14) ‘Jack of all trades’ vs Subject matter expert
This paradox was a whole post in of itself — and one of my most popular posts to date: ‘Why Generalists Make Great Product Managers’.
Building great products is a broad craft, it takes many people and a whole variety of different skills to make great products happen.
As the one who binds all this together it’s necessary to have a board set of knowledge across these many aspects as to best know how to leverage them.
Paradoxical because one could argue that becoming more of a subject matter expert in Product Management would require you to become more of a generalist.
15) Look after yourself vs Put the team first
Achieving things through others is a common theme when it comes to the role of Product Management. You are often putting the team first and addressing your own needs second — this is good leadership.
This is done in many different ways, from protecting them as I mentioned above to being more of a servant leader and ensuring they have what they need before tending to yourself.
But as paradoxical as it may sound in order to best serve the team, you need to also put yourselves first — you need to look after yourself so you can look after them. You are no good to your team if you are a mess and ineffective.
16) Lead from the front vs Empower others
Similar to above, another common paradox of leadership is leading from the front vs empowering the team.
A common leadership anti-pattern is heroism, trying to save everyone, do everything yourself or to think that you must have all the answers.
Yes as a leader you need to lead by example — show the way, be the first to jump in — but that doesn’t mean that you’re always at the front “leading the pack”.
Great leaders are ones who inspire and build conditions for high agency.
But again there is also another anti-pattern of always leading from the rear.
Believe it or not, but there are times where taking control and a more traditional command style is necessary.
Consider times of crisis these are contexts where decisions by committee and to fail safely are not there. Decisions need to be made rapidly with conviction, there’s little time for a debate about it.
An example I use is to imagine going into surgery and the surgeon asking you where you would like them to start!
This is often referred to as Contextual (or Situational) leadership. It’s all about knowing the context you’re in and adapting your style.
You can’t always be empowering others and nor can you always be the one making all the decisions.
17) No Timelines vs Needing Indicative Dates
Ahh timelines, a classic debate. Yes we suck at predicting the future — all kinds of biases appear here; hindsight bias, optimism bias, availability bias, dunning-kruger effect, gamblers fallacy, illusion of control, planning fallacy, etc… but equally when you’re in a system where you need to plan around costs/dependencies/etc indicative timeframes are often necessary.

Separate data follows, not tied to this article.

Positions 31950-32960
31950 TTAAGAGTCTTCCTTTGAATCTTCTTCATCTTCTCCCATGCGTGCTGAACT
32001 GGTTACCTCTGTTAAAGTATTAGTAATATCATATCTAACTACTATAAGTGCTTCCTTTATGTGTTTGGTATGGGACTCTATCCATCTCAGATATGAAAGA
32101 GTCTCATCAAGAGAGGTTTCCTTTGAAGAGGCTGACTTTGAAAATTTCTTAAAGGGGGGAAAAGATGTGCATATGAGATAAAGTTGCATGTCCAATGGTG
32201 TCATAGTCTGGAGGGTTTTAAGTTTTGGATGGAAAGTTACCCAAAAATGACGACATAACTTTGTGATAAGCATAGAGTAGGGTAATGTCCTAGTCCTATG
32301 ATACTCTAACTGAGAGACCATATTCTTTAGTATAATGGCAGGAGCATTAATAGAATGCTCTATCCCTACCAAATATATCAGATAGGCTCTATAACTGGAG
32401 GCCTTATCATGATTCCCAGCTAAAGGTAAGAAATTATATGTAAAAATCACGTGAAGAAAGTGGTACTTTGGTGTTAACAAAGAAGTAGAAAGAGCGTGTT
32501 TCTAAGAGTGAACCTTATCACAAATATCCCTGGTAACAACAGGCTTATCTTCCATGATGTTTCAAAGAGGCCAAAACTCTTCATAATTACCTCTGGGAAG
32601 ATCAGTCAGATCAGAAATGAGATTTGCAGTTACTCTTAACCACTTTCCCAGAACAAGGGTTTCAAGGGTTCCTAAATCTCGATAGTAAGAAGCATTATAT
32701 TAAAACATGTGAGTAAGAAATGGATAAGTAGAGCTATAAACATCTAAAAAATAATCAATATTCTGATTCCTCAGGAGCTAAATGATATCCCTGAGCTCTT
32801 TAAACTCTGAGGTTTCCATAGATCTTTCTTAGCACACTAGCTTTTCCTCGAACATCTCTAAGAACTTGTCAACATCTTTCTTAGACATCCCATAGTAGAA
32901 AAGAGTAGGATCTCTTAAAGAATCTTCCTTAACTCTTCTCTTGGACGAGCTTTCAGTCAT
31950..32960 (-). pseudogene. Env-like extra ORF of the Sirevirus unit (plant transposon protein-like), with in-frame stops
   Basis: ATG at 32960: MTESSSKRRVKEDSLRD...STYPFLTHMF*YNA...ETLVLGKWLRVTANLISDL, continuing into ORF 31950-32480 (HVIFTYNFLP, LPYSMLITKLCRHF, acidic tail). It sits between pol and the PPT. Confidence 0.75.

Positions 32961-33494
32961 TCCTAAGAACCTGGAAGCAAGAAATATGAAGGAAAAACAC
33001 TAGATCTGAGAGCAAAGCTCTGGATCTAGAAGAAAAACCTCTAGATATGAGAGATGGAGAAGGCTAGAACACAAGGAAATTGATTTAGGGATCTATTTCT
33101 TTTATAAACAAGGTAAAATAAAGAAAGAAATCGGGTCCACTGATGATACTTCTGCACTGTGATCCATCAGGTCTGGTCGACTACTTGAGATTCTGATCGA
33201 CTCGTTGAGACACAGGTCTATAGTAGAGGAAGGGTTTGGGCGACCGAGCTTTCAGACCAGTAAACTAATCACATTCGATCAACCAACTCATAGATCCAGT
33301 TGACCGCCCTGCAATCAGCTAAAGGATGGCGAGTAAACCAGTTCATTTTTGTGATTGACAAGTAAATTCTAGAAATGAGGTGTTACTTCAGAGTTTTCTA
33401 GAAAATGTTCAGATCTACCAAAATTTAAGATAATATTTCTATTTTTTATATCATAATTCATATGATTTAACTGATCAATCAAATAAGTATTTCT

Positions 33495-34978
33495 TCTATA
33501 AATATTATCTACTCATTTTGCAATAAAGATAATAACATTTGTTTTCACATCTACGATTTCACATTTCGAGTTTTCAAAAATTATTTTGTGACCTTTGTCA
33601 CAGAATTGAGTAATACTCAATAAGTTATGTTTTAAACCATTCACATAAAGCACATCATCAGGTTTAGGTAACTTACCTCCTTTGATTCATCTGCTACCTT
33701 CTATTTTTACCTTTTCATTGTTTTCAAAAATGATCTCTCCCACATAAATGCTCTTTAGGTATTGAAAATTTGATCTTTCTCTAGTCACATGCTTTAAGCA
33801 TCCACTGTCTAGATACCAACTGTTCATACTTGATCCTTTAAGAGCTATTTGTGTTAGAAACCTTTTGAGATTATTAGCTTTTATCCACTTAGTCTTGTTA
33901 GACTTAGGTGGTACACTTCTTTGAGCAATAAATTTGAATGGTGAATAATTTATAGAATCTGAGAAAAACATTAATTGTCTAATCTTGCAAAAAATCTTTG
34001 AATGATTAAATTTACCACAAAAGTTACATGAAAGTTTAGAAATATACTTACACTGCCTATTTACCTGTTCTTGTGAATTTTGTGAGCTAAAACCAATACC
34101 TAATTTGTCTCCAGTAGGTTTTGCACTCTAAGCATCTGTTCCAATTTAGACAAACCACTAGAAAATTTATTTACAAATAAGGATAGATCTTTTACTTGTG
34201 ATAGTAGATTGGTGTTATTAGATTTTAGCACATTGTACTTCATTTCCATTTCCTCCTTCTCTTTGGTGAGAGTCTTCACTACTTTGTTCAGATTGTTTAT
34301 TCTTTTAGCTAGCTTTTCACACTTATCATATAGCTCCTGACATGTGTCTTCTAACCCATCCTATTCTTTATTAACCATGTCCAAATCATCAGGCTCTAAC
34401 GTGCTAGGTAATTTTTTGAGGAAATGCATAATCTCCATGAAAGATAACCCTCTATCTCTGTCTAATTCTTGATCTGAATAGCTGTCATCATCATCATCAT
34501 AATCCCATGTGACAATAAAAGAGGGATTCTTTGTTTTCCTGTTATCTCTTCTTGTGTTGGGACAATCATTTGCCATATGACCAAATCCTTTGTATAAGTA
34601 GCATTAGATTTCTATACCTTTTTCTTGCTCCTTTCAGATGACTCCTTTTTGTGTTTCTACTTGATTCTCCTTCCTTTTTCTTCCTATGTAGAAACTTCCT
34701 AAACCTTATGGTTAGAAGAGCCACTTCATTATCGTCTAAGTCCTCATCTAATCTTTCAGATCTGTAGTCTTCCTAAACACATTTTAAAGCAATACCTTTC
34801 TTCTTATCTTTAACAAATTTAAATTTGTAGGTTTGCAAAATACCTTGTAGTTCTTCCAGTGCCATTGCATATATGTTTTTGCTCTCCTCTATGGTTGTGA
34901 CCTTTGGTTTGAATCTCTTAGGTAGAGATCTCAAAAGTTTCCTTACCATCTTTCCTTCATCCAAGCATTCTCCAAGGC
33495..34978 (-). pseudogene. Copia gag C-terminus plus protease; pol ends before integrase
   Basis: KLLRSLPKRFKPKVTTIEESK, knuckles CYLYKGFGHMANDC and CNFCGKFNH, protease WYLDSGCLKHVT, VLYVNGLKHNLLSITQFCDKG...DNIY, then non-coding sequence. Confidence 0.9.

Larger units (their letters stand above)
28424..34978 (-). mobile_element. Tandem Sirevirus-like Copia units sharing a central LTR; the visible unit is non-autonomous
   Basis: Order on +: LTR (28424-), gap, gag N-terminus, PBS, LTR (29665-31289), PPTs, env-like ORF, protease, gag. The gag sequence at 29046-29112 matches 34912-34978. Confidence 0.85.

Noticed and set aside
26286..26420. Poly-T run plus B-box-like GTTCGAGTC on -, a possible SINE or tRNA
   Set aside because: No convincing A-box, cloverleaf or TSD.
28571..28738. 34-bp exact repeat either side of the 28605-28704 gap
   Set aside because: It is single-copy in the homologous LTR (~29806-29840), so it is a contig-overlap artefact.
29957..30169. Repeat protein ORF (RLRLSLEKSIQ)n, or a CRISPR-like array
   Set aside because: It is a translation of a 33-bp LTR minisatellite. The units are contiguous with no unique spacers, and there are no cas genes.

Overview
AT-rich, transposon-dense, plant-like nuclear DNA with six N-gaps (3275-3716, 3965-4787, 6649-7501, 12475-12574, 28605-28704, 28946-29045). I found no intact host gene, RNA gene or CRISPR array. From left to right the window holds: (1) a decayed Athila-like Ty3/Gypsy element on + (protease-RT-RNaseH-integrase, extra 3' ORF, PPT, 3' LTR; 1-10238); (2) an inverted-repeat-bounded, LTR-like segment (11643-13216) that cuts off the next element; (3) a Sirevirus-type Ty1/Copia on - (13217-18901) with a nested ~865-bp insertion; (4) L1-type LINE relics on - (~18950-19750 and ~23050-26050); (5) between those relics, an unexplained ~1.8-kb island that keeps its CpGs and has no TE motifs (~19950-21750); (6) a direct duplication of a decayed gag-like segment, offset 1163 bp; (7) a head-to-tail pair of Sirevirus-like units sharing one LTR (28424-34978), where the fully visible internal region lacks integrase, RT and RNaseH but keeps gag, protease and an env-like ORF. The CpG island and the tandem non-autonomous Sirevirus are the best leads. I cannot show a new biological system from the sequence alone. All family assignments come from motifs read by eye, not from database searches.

Now before you shoot that down hear me out. If you’re a small startup or a Product Manager with a small P&L, you’ve only got so much cash in the bank. In order to make decisions about where to best spend that money needs an input on cost which is often heavily affected by time.
Another example is cost of delay. Getting a greater understanding of how much cost of delay you will incur for doing something before something else needs the input of a timeframe to calcultate.
Similarly if you have dependencies you need to have an indicative timeframe in order to effectively plan — how much time do I roughly have until X comes and we can do Y?
I can give examples all day. But none of this changes the fact that we suck at predicting the future and as a Product Manager you’ve often need timeframes to make informed decisions. The trick is to accept that imperfection nature of them and avoid setting them in stone (or sometimes even communicating them) to allow for change.
18) Safe to fail vs Achieve outcomes
Experimentation is a core part of building great products. In order to achieve this we need to build an environment where we are safe to fail — safe to make a bet and see how it pans out.
However you cannot be failing all the time, nor can the mantra of “move fast and break things” always be applicable. We need to still be achieving outcomes constant failure is not a good place to be — but failure is necessary to learn.
Further, you want to be able to set ambitious goals and know that you won’t be ridiculed for not reaching them. However again, constantly missing your goals no matter how ambitious can become demotivating.
A Deeper Opportunity
But there’s a deeper opportunity behind all this.
Many would call them tradeoffs, some would say “either/or”, but within complex domains like building products, things are again not so straight forward.
I often use the analogy of a natural phenemina known as ‘The Edge Effect’ — this is where two different ecosystems meet — like a rainforest meeting a desert. In these ‘edge effects’ a mico-ecosystem is formed which are known to have some of the most diversity seen in nature.
This is very much how innovation often works. We find innovation not within the freedomless bounds of a well funded research lab — although accidents and luck do happen — rather innovation are more often found in crisis, within constraints, like two extreme ecosystems meeting.
Like ‘edge effects’ these paradoxes present a deeper opportunity, to use them to serve you and not the other way around. To embrace the constraints and overcome them through new and innovative ideas — yes you can have speed and quality, it doesn’t need to be ‘either/or’.